This article was published on 12 March 2011. Some information may be out of date.

When small is not beautiful

This goes against the grain, given that I think direct shareholders should own a wide range of shares. But there’s such a thing as too small a shareholding.

There are many reasons you might own just a few shares in a company. Perhaps a relative died and each of his or her shareholdings was split among several heirs. Or you bought a larger holding but the share price crumbled. Or you acquired a small holding as part of an employee share scheme, demutualisation or similar.

Then there’s what happened to one of my relatives. The company issued a dividend at about the time he sold his shares. He had opted to reinvest his dividends, so he ended up with just the dividend, made up of a few shares.

Such holdings are expensive for companies, which spend about $150 to $200 a year on each small shareholder, says Bruce Sheppard, former chairman of the NZ Shareholders Association. That eats into profits — at a cost to other shareholders.

“Further if they hold unmarketable parcels — I believe $500 value is about the level of investment that it is economic to hold before brokerage consumes the sale price to a significant level — then such shareholders are not only a deadweight but the investment has limited value to them,” says Sheppard.

And it’s not just a financial thing. People with tiny shareholdings must deal with miniscule dividends, consider what to do about rights issues and so on.

Many people just want to get rid of small holdings, but it’s not easy. Minimum transaction costs range from about $35 to $105. And selling can be a bit of a hassle.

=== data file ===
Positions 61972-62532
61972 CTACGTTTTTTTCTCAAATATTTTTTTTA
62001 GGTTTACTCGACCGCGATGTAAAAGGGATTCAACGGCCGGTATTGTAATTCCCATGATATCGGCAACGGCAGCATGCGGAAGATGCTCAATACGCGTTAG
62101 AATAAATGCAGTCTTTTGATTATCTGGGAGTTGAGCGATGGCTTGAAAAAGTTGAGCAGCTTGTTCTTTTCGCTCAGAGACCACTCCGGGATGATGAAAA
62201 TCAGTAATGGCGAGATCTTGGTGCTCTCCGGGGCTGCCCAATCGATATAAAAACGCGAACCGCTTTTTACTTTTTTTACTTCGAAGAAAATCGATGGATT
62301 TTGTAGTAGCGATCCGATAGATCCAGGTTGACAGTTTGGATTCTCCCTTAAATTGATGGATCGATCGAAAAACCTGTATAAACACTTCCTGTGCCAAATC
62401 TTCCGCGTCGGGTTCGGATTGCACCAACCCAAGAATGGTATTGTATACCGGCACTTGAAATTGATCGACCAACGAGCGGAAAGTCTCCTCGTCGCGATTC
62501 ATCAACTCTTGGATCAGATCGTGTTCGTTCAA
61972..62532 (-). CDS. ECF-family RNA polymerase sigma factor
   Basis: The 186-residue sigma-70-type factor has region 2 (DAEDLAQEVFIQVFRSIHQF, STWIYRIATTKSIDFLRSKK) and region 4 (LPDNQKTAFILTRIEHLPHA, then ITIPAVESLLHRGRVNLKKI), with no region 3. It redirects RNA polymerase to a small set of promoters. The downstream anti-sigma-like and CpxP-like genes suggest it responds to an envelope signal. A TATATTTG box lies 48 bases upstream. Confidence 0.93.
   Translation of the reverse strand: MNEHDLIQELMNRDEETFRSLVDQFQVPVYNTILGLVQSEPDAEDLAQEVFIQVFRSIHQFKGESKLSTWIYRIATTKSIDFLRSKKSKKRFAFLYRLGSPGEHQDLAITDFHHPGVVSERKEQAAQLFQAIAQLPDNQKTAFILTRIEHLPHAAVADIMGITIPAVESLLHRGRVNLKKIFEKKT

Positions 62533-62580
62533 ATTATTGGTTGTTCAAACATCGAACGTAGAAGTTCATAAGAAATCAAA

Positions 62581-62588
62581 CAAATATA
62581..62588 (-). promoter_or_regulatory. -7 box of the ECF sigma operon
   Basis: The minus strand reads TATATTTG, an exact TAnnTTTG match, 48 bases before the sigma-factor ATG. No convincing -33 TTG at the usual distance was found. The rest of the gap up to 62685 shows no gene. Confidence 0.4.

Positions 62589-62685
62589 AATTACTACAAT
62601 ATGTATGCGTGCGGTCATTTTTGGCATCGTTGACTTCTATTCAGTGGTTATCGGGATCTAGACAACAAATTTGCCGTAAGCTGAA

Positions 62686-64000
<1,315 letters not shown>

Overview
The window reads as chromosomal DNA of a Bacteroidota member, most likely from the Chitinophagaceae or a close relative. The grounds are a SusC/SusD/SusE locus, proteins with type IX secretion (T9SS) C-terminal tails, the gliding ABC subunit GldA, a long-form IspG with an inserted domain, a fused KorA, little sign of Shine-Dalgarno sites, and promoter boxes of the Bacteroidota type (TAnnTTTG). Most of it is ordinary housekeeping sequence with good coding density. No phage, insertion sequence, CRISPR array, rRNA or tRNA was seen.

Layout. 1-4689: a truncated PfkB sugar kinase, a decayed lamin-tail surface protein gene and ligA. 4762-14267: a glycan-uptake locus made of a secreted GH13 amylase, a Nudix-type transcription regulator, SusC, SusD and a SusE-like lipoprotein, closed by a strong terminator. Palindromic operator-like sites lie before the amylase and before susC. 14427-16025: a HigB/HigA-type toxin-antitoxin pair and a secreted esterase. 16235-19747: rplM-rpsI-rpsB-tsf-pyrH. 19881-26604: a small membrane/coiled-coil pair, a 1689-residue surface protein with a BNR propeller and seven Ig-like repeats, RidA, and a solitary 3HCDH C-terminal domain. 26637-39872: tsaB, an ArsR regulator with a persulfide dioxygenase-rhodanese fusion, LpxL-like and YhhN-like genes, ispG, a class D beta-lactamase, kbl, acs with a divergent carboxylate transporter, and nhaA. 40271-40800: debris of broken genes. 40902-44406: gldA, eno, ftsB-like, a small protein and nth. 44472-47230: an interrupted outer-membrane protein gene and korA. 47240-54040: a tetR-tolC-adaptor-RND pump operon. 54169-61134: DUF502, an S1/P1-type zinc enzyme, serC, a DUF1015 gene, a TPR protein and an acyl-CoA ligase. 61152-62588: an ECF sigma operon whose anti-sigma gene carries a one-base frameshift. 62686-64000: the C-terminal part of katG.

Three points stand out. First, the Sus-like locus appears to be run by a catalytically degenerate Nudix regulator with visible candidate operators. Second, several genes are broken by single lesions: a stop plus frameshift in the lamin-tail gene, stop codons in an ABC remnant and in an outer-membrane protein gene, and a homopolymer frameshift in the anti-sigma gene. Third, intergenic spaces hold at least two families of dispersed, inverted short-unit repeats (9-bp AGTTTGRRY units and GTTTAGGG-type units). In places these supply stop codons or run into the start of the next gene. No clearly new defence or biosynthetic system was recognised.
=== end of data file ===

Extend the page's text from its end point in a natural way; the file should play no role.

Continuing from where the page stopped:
One solution, which I’ve seen in the US, is for a charity to ask people to donate their tiny shareholdings. With the help of an obliging broker, the charity aggregates the shares in each company into larger parcels and sells them to raise money.

Nobody has done this here, to my knowledge — so far. The idea is there for the taking.

Meantime, though, every now and then a company offers a deal. The latest is from Hellaby Holdings, which has said to its small shareholders — in the nicest possible way — “Shape up or ship out”.

The offer applies to New Zealanders with 2,000 or fewer Hellaby shares — worth up to roughly $4,300. They make up 60 per cent of the company’s shareholders, but own less than 6 per cent of the total share value.

These shareholders can buy an extra 1000 or 2000 shares, or they can sell their holdings — at the average market price during the offer. The company will pay brokerage and registry costs.

Shareholders don’t have to do either. But for those with a “minimum holding” after June 14, “the company may arrange for these shares to be compulsorily sold in three months’ time.” And at that stage, shareholders would pay their own transaction costs.

That last bit sounds tough, but it’s probably fair enough. The company has to look after all its shareholders. And most people with small holdings in Hellaby will probably welcome the plan.

Other companies might want to follow suit. The latest annual reports show, for instance, that:

  • 35 per cent of Fletcher Building’s shareholders own fewer than 1000 shares, or 0.89 per cent of the total share value.
  • 35 per cent of Telecom’s shareholders own fewer than 1000 shares, or 0.39 per cent of the total share value.

I bet a fair chunk of those shareholders — and others similarly placed in other companies — would also like to get out at no cost. I know my relative would.

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Mary Holm is a freelance journalist, a director of Financial Services Complaints Ltd (FSCL), a seminar presenter and a bestselling author on personal finance. From 2011 to 2019 she was a founding director of the Financial Markets Authority. Her opinions are personal, and do not reflect the position of any organisation in which she holds office. Mary’s advice is of a general nature, and she is not responsible for any loss that any reader may suffer from following it.